1. The Weeknd
House Of Balloons (independent)
What does it say when one of the hottest new acts in the world puts out his music for free, doesn't have a publicist, has never played a gig outside Ontario and gets as much love from indie blogs like Pitchfork as from hip-hop mags like Complex? It says he's very, very talented.
2. Fucked Up
David Comes To Life (Matador)
You might notice that David Comes To Life beats Drake's Take Care on the local albums list but loses to it on the albums of the year list. How? After studying the numbers, it seems that nearly all NOW music contributors like Fucked Up enough to give them a vote in this category, whereas the more divisive Drake got consistently stronger rankings in both categories, but from fewer writers.
Feel It Break (Paper Bag)
Many NOW contributors thought Austra, like Fucked Up, put out one of the best local discs of the year, but democracy is messy, so the group lost ground in the international list due to what can best be described as music-critic vote-splitting. An exceptionally strong debut.
Take Care (Young Money/Universal)
For a musician thought of primarily as a nice-guy rapper, Drake sure inspires polarized reactions. Love him or hate him, you can't deny that he's changed the hip-hop game and has a voice that's uniquely and proudly Torontonian.
5. Sandro Perri
Impossible Spaces (Constellation)
If the buzz around this remarkable disc continues to grow, the days of thinking of Perri as a "musician's musician" will soon be a distant memory. It's exceedingly rare for music this smart to also be so immediately rewarding and enjoyable.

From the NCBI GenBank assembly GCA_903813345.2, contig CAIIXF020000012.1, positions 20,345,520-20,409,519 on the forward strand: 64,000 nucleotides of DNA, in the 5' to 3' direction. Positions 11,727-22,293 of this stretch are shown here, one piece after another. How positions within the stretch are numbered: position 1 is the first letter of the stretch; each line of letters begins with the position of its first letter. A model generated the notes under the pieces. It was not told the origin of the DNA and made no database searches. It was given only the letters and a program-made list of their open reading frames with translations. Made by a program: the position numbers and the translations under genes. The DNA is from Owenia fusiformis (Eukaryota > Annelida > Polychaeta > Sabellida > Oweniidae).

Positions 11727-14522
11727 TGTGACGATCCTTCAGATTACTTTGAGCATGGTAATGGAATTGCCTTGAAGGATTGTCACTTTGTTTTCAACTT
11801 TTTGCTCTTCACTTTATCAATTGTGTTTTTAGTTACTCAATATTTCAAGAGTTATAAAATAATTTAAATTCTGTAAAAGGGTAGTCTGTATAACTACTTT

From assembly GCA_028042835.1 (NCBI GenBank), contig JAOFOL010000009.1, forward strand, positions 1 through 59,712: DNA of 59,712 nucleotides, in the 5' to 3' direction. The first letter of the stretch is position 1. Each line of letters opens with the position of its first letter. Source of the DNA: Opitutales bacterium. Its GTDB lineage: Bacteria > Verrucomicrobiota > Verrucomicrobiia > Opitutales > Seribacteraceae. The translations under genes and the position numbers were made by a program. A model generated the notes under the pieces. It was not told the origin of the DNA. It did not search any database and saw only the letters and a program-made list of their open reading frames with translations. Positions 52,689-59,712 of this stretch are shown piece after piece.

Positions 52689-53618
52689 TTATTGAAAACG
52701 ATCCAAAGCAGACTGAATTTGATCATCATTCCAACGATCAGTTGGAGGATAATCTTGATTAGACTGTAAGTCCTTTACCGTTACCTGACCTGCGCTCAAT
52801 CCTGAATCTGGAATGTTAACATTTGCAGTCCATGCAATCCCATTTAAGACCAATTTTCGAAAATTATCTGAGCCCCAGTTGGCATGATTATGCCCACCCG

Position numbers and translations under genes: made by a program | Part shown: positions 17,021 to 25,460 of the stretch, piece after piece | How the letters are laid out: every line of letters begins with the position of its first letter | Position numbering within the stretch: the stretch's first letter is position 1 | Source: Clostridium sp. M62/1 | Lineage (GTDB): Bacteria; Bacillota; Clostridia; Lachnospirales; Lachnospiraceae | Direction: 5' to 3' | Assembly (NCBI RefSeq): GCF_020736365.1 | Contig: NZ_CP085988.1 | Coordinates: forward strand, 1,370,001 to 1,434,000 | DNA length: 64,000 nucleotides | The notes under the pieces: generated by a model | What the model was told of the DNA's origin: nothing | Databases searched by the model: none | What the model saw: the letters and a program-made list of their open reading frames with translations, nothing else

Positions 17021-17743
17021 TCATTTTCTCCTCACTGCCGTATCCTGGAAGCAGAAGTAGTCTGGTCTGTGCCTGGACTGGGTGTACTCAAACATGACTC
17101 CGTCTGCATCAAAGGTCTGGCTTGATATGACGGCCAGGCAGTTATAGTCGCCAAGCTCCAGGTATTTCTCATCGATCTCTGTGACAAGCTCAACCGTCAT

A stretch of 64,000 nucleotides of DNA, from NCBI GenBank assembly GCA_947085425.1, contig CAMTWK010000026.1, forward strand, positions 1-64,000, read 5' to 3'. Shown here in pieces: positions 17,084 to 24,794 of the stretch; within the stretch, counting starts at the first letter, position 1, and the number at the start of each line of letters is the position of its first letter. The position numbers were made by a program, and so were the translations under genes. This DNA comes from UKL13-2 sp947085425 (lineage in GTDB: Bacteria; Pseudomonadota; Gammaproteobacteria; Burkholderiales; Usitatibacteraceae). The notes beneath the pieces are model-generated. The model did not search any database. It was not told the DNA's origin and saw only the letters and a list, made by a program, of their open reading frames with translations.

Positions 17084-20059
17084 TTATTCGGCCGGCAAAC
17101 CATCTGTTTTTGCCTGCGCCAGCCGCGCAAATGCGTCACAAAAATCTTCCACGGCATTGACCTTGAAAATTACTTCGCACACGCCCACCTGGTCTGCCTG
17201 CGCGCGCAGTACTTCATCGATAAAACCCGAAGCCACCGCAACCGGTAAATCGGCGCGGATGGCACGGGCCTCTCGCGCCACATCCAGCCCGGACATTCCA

The Double Cross (Outside)
It feels weird to call the former Halifax power-pop band "local," but the East Coast's loss is Toronto's gain. Bands this deep into their careers shouldn't still sound this good, yet this is easily one of Sloan's best discs yet.
Metals (Arts & Crafts)
This far into the iPod era, it takes guts for a musician to deliberately make an album with no obvious singles. But if you have an attention span of longer than three minutes, you'll see that the immersive and cohesive Metals is pure gold.
8. Azari & III
Azari & III (Turbo)
International success has left this house-music group relatively invisible locally - they've been touring constantly for the past year. But the secret to their sound is how successfully they sum up the unique history and mood of underground dance music in Toronto, and it's a flavour the world is lapping up.
9. Jennifer Castle
Castlemusic (Flemish Eye)
Castlemusic is a concise, subtle and unpretentious stoner country album that rises above ones by higher-profile local roots acts due to the strength of its songs and the hypnotic beauty of Castle's quivering voice.
10. Timbre Timber
Creep On Creepin' On (Arts & Crafts)
The album title says it all. Creep On Creepin' On is one of the most gleefully dark roots-inspired albums ever and opens a window onto Timber Timbre's transition from solo project to intriguing full-fledged band.